The biggest problem with a new car is the price. It’s insane. How can people afford it? Most people can’t. So they ask their bank to buy the car for them. The bank gives the car dealer most of the money, and you chip in the rest. Then you make payments to the bank. Forever. Actually, you’re in debt for a mere three to five years — it just seems like forever. You’ll be graduated and living an entirely new life before you actually own your whole car. For the first year, your ownership amounts to the seats, the stereo, the mirrors and maybe the windshield wipers. You’re rich.
A new car can depreciate 20 percent or more the moment you drive it off the lot. Let’s say you buy a new car for $10,000 (a cheap car these days), and change your mind a few weeks later. The dealer might give you $8,000 for it. It’s hardly used. You haven’t even put your gym clothes in it. Doesn’t matter. It’s a used car. You lose two grand. And the descent continues. Your car is depreciating the whole time you’re pouring money into it. The car payments are based on the new price, not what it’s worth at the moment. Depending on your interest rate, down payment, and the market value of the car, you’ll spend the first few years owing more money than the car is worth. Two years from now, you’re driving a used car and paying for it like it’s still new. Why not start with a used car to begin with?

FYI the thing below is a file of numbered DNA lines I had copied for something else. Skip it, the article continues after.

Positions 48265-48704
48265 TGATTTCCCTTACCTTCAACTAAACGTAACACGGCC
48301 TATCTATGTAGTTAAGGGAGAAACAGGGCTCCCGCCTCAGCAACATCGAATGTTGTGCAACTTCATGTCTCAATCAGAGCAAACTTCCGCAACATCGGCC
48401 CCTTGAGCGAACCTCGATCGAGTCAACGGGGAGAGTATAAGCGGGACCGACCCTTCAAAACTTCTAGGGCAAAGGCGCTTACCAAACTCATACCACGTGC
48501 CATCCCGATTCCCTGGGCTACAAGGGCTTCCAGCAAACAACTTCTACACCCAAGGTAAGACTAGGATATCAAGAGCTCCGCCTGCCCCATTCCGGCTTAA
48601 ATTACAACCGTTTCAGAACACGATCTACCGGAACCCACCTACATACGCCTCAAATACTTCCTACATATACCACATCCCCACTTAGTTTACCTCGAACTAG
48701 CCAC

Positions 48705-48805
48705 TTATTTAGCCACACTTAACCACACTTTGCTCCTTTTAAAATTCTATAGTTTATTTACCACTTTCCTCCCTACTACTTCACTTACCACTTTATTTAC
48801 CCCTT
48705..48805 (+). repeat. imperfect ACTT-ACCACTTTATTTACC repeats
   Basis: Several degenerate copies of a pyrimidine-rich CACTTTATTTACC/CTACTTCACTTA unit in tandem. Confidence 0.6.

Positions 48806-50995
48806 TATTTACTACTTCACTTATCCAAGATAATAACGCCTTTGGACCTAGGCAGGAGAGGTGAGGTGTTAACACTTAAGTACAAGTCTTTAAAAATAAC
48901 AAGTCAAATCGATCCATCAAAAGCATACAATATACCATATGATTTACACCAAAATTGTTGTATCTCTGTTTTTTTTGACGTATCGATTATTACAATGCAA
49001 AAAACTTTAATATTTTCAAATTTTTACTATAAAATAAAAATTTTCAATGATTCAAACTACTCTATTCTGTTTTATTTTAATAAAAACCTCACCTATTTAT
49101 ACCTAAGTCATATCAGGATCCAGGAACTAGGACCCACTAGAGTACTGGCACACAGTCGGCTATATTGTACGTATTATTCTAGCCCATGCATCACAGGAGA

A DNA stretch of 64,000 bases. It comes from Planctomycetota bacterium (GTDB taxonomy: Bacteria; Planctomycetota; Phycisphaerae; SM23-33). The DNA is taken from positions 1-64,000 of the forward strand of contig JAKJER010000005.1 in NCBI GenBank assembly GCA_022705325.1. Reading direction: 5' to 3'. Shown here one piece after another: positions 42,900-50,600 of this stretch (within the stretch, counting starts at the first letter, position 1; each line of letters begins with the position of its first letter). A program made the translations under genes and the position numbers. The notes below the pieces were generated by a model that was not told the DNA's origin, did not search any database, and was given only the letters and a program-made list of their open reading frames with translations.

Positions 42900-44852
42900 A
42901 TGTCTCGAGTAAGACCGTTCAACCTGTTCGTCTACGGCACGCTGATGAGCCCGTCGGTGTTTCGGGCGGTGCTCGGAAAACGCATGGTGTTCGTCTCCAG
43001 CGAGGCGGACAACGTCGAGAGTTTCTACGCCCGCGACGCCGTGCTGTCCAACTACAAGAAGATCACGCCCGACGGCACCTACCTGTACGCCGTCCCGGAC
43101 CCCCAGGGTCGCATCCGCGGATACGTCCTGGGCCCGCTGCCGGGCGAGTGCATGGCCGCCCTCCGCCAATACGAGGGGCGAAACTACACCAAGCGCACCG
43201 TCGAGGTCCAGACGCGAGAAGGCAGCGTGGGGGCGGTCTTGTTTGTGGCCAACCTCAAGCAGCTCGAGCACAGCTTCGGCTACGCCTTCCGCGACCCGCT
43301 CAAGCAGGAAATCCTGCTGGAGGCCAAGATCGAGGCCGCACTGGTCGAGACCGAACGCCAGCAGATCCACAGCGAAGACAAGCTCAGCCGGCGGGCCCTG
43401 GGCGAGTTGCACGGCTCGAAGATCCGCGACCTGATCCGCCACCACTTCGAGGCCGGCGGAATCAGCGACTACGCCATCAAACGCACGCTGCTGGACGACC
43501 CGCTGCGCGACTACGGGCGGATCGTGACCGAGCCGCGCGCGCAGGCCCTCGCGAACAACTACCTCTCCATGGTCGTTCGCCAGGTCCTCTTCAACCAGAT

Buying a used car is nearly always the smarter financial decision. But most people don’t see it that way. After all, the dealer is offering zero-percent financing or something close to that. That rate is awfully alluring, but if you do the math, you’ll find that the price of the car is adjusted to allow for that. The dealer has to make a profit somehow: If not in interest, then in a higher price. In the end, you’ll pay the high price either way.